by William Eric McFadden

From the wildlife area's website:

Turkey Ridge provides access to Raccoon Creek allowing angling opportunities for largemouth bass, bullhead catfish, and bluegill. The major game species are cottontail rabbit, white-tailed deer, turkey, ruffed grouse, and squirrel. Most all furbearers common to the region also occur on the area. A variety of songbirds, reptiles, and amphibians also live on the area in association with the mixture of habitat types.



Eric's station on Bolster Hollow Road On Saturday, April 23, 2022, one member of the Southeast Ohio Radio Adventure Team (SEORAT) performed a successful activation of Turkey Ridge Wildlife Area in Ohio as part of the Parks on the Air (POTA; link) program.

Wishing to participate in QRP to the Field (QRPttf), Eric McFadden, WD8RIF, visited Turkey Ridge Wildlife Area on Bolster Hollow Road on a quickly warming and brutally sunny Spring morning. This was the fourth CW POTA activation of Turkey Ridge Wildlife Area, the first three being Eric's prior activations of this unit. As at his previous activations of this unit, Eric chose to perform this activation on Bolster Hollow Road, a road formerly used as an SCCA Pro Rally stage road in the Sunriser 400 Pro Rally. Eric was accompanied by little dog Theo.

Eric's station on Bolster Hollow Road Eric and Theo arrived at the operating location on Bolster Hollow Road at about 1515 UTC. Eric quickly deployed the 28½' wire antenna on the 31' Jackite telescoping fiberglass mast and drive-on base and set up his KX3 on his folding camp-chair adjacent to the mast. Eric was on the air at 1523 UTC.

As at his previous activations of this unit, Eric had only minimal cell-signal at the operating location, enough to send text-messages but not to spot himself on POTA Spots (link) or to use POTA Spots to look for park-to-park (P2P) QSO opportunities. Eric had announced his activation beforehand on POTA Spots, and had asked his friends K8RAT and K4SWL to watch the Reverse Beacon Network (RBN, link).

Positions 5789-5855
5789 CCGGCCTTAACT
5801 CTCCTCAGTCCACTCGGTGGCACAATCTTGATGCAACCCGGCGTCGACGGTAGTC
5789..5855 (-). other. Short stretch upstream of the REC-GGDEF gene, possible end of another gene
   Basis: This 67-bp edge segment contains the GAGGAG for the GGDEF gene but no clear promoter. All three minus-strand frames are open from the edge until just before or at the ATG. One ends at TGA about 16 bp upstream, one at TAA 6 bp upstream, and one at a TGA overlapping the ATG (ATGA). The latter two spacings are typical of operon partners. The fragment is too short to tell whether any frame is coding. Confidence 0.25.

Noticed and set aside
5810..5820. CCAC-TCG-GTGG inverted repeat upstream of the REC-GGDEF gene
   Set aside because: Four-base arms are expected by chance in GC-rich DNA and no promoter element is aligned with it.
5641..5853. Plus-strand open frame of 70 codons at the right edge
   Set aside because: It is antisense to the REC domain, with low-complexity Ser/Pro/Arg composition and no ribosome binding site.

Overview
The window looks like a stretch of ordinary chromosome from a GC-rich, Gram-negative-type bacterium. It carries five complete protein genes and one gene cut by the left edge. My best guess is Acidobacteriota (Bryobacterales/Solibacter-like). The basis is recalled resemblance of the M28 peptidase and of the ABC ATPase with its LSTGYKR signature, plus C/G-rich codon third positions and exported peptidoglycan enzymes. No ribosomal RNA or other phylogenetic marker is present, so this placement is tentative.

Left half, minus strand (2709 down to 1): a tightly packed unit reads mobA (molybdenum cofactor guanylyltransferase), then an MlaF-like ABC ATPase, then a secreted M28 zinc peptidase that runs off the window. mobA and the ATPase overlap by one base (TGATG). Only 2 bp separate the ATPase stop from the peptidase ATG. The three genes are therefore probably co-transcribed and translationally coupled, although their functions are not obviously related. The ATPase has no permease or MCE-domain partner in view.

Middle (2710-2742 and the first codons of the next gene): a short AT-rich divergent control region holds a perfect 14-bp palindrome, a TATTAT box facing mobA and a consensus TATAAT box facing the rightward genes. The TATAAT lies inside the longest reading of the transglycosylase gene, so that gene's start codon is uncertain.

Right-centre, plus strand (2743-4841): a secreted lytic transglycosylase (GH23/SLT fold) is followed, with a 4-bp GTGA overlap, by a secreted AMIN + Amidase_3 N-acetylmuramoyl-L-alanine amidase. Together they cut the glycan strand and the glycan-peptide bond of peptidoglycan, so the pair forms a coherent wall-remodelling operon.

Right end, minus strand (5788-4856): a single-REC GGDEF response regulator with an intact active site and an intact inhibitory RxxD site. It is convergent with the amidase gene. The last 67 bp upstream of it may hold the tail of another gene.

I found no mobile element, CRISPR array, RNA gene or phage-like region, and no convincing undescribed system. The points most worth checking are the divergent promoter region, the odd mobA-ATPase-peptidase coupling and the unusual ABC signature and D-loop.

The coffee cup is still there. Eric began operations on 40m by selecting a frequency near the QRP calling frequency of 7.030 MHz and calling "CQ TTF" but didn't attemp to spot himself. Eric's first QSO came at 1526 with Mark, WB9HFK, in Illinois. This was followed at 1530 UTC by a QSO with Eric's friend Tom, K4SWL, in mountainous western North Carolina; at 1533 UTC by a QSO with Tom, W4TMW, in Georgia; and at 1534 UTC by a QSO with Kevin, K4DEF, in North Carolina. All four of these stations sent the entire QRPttF exchange of RST, SPC, and name, so it's likely all four were participating, at least to some extent, in QRPttF instead of hunting POTA activations.

Tom, K4SWL, spotted Eric to POTA spots following his QSO, and 1536 UTC the flood of POTA hunters arrived, starting with K3ES in Pennsylvania. After Eric was spotted, QSOs came steadily, with Eric's seventeenth QSO overall coming at 1548 UTC with N9DBJ in Indiana. This run on 40m included a P2P QSO with AC8RG who was activating Sycamore State Park (K-1995) in southwestern Ohio and QSOs with operators located in Illinois (2), North Carolina (3), Georgia, Pennsylvania (2), Maryland, Michigan (2), Ohio (2), and Indiana (3). None of the operators Eric worked after he was spotted sent the entire QRPttF exchange, so it's likely they were all POTA hunters.

Eric switched to 20m at 1550 UTC but several minutes of calling "CQ" produced no QSOs. He switched to 30m at 1602 UTC but, similarly, several minutes of calling CQ produced no QSOs.

Eric was disappointed in the apparent lack of participation in QRP to the Field. In all, Eric made seventeen QSOs, including one P2P QSO, in about twenty-five minutes. All of Eric's QSOs were CW and were made with five watts output.